The freshness of the Greek salad was immediately recognizable, as was the flavor. The fresh vegetables, including mixed greens and cherry tomatoes, tossed with feta cheese and balsamic vinaigrette made for an outstanding taste. Greek salad has always been one of my favorite Mediterranean dishes, and it’s always refreshing — and should be commonplace — when a restaurant uses noticeably fresh vegetables.

The tabbouleh came out at the same time as the Greek salad, and it was also delightful. Again, the freshness was a great part of the dish, not to mention the delicious citrusy flavor complemented by a moderate amount of parsley. Both of these salad dishes were seasoned well and not overly dressed, allowing for the best combinations of flavor.

Freshness is the name of the game for this restaurant, something Rezaian’s son, Mike, said separates it from other Mediterranean spots.

“Everything is made to order,” he said.

Next came the appetizers. I’ve always been a big hummus fan, and Travel by Taste certainly did nothing to change this. The simple, yet tasteful dish was excellent with the soft pita bread that came with it. Along with our hummus, we received the falafel bites — four large ones to be exact — paired with a tasty yogurt sauce that is made from scratch. The crispy outside and soft inside of the bites allowed for a perfect combination of textures, only improved by the creamy and flavorful sauce.

Rezaian said that the chelo kebab dinner ($9.99) is the most popular dish, and I tried this entrée. The seasoned beef dish was served with saffron rice and grilled tomatoes. The meat was tender, juicy and flavorful; it paired nicely with the rice and tomatoes.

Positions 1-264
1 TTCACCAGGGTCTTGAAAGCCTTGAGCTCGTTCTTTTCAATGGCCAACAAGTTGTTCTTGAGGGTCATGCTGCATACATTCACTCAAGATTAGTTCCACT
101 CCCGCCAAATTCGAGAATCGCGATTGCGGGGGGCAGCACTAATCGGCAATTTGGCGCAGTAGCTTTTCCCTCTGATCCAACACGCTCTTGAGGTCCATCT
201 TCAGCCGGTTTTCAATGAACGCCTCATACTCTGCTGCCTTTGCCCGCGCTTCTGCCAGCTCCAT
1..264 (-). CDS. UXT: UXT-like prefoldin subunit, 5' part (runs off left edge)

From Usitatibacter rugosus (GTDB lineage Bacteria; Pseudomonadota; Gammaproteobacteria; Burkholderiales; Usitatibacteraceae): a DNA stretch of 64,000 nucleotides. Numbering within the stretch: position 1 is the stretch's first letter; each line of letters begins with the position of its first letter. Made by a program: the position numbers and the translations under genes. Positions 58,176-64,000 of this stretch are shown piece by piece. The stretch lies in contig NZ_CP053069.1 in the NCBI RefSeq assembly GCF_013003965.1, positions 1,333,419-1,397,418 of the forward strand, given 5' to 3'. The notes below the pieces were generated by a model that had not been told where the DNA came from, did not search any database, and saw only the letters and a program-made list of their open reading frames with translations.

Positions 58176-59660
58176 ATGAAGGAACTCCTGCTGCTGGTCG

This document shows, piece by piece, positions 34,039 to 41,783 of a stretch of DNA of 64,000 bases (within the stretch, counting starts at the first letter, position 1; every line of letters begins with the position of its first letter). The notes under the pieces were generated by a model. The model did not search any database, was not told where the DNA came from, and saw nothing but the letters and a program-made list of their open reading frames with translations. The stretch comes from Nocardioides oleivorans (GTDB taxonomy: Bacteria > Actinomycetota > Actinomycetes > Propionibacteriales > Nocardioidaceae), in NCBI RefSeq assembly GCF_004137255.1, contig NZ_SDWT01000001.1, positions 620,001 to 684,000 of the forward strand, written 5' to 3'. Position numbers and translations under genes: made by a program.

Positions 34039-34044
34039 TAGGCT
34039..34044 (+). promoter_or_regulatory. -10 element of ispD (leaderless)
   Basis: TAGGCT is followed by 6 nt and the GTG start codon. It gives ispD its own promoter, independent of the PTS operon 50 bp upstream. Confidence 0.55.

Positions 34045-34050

My guest decided to go with another meat choice: the grilled chicken ($9.99). This dish was also accompanied by saffron rice, but in addition it had a Turkish salsa that was a mixture of vegetables and herbs, among other things. It was somewhat similar to tabbouleh, and went well with the tender and juicy chicken, providing an explosion of flavor.

Other dishes include gyro or kebab sandwiches ($5.49 each) and somewhat pricier specialty items like the lamb shank and lamb kebab ($12.99 each).

The dining area has a nice ambience, with somewhat dim lighting and Mediterraneanstyle music playing softly. It is surprisingly large, allowing the tables to be spaced well. We didn’t have to wait very long for our food to be served, especially the salads. In fact, the rest of the food came so quickly after the salads that we found ourselves with a tableful of food from which to choose.

It’s far from the fanciest place, but delicious food combined with a good atmosphere helped make our dining experience very positive.

If you’re ever in the mood to travel and taste the fruits of the world, but don’t have that kind of time or money, let Travel by Taste be your guide.

“You can come to the same spot and travel around the world and try different types of food,” Rezaian said.

Oklahoma Gazette’s restaurant review policy is to highlight the positive aspects, and include constructive criticism regarding food, ambience or service when appropriate.

Photo by Mark Hancock

  • Currently 3.5/5 Stars.
  • 1
  • 2
  • 3
  • 4
  • 5